As consumers of digital technology, we've all come to enjoy the beauty and utility of the aggregator site, the one-stop shop for all your informational needs, whether its Kayak for flight tickets or Wikipedia to find out the date of the Battle of Waterloo (June 18, 1815!). And while foundations like Knight continue to cut checks to help journalists embrace new forms of digital technology, there's no comparable resource for a community of mobile news leaders. Until now.
Mobile news innovator Jim Brady—whose CV includes a stint as editor-in-chief at newspaper chain Digital First Media and his current role as the brains behind Billy Penn, a Philadelphia-centric news site—is partnering with Knight to create an "interactive, real-time mobile journalism guide" that adopts elements of Yelp and Wikipedia. Knight is chipping in $106,000 for the effort.
The project aims to fill two voids in the digital and mobile news space. First, the dearth of real-time resources for mobile news technologists and journalists. For example, journalists and editors meet up at conferences to discuss new digital innovations, yet once the meeting adjourns, participants lack immediate and ongoing access to digital expertise. This isn't to say such conferences lack value. It's just that some conferences, by their very nature, aren't ideally suited for the fast-paced world of modern mobile journalism.
Secondly, the project embraces a "best practices" model of information sharing across an ever-evolving terrain in which most outlets must embrace a steep learning curve. Brady provides a telling juxtaposition. Back in the print-centric days of the news, it was relatively easy for outlets to copy techniques or strategies from their competitors. Take marketing, for example. If Newspaper A prints an ad for a novel subscription package, there's clearly nothing stopping Newspaper B from adopting it as well.
The world of mobile technology, however, can be a black box. A small-market editor may enjoy nifty functionality on her New York Times mobile app, but she likely lacks the technical resources to build a similar platform for her own brand. And so the Brady/Knight project aims to level the playing field while providing users with the ability to share their experiences. As Brady notes, "there's so many things that we're all trying to learn."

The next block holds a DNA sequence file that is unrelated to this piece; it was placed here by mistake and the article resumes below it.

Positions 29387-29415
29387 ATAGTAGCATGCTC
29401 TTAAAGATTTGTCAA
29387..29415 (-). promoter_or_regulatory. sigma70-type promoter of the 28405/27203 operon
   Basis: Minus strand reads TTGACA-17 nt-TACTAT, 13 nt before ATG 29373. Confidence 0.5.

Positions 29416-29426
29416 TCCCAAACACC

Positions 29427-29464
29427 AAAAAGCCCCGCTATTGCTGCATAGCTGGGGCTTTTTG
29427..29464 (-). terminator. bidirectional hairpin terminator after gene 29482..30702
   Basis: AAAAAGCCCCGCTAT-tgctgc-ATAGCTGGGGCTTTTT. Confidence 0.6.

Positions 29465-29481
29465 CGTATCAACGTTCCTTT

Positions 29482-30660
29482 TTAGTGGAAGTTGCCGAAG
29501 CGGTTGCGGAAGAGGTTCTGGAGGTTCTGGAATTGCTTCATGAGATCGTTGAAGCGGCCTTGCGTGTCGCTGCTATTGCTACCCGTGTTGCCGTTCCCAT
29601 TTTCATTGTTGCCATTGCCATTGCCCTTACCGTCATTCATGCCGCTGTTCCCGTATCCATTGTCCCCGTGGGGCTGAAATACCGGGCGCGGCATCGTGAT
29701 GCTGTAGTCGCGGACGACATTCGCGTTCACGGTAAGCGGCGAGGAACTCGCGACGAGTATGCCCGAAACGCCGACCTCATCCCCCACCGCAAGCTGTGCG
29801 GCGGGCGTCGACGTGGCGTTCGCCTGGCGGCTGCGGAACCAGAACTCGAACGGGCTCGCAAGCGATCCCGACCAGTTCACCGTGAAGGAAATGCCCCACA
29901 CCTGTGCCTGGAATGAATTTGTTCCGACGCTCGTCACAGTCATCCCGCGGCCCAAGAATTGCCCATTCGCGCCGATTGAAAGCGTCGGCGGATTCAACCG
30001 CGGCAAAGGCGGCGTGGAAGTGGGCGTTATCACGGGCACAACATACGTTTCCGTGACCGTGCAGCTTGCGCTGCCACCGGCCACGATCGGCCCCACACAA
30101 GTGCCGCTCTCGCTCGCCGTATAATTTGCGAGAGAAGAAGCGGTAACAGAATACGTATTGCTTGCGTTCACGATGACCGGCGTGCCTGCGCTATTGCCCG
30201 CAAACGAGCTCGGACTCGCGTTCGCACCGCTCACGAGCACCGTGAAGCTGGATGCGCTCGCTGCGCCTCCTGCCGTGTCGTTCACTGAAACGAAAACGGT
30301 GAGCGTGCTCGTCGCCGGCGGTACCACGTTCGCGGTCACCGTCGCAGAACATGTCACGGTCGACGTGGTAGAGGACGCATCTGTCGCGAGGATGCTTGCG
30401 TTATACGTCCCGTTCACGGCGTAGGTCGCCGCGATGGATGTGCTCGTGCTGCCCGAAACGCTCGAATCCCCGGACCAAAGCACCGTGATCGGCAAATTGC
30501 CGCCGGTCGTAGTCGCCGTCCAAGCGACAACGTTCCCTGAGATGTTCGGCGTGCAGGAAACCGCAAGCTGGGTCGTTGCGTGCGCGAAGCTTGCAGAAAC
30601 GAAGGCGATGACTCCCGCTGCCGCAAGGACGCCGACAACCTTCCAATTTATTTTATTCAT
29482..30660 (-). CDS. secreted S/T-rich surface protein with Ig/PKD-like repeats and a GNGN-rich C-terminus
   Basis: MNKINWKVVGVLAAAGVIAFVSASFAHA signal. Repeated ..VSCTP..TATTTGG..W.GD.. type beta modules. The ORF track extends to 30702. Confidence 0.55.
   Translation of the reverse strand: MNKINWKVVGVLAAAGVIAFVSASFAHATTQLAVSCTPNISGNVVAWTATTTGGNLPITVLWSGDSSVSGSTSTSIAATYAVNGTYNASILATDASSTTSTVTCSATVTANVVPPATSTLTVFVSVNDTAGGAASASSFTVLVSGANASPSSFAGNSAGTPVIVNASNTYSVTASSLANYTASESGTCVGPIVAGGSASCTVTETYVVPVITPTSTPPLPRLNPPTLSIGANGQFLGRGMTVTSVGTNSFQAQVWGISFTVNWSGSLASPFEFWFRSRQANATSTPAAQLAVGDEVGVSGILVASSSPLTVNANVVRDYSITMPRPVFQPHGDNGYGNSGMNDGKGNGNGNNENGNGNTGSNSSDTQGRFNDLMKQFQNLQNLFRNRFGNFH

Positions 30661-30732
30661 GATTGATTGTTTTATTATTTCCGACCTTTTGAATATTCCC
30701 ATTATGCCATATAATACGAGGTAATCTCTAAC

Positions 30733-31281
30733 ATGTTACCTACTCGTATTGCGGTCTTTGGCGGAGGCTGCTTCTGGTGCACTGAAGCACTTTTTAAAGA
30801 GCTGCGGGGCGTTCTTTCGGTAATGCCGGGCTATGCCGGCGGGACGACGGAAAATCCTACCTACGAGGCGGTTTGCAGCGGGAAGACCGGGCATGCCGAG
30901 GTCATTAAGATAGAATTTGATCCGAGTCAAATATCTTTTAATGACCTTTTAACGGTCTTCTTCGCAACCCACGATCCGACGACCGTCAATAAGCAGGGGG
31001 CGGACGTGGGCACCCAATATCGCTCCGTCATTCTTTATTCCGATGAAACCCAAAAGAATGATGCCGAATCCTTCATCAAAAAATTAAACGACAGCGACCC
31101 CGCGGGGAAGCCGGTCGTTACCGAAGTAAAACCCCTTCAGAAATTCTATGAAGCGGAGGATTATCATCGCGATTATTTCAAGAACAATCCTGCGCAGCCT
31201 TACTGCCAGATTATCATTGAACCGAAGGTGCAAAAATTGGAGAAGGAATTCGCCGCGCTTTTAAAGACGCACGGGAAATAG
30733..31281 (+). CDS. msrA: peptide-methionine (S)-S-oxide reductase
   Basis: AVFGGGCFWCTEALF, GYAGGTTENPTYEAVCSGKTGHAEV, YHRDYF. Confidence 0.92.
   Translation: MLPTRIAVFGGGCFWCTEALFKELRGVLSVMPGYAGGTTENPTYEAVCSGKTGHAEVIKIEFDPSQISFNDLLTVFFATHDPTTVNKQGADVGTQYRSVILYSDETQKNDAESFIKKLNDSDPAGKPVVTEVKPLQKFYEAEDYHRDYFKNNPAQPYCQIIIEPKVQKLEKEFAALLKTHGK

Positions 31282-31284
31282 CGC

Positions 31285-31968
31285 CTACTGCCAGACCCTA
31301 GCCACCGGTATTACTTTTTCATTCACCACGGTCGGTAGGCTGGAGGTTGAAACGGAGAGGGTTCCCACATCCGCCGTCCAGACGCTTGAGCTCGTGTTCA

To that end, the Brady/Knight partnership is essentially rooted in a optimistic view of human nature, predicated on the notion that users—some of whom may be competitors—will happily share information about aspects of mobile news, whether app design or revenue modeling. If such an approach sounds a bit, well, naive, remember that the Brady/Knight model isn't a novel one. The web has countless online platforms for professionals to share tricks of the trade—think software engineers, for example.
Brady admits that the details of the idea of "mobile-first news" are still being sorted out. The elements of a searchable site with a social component are firm, but the rest has yet to be realized. Ultimately, the project, according to Brady, aims to "formalize the 'huddling for warmth' philosophy that we've all had in digital for 20 years, which means sharing, talking to each other, helping each other—and try to do that in some way that could help people in a more broad basis as opposed to a word of mouth."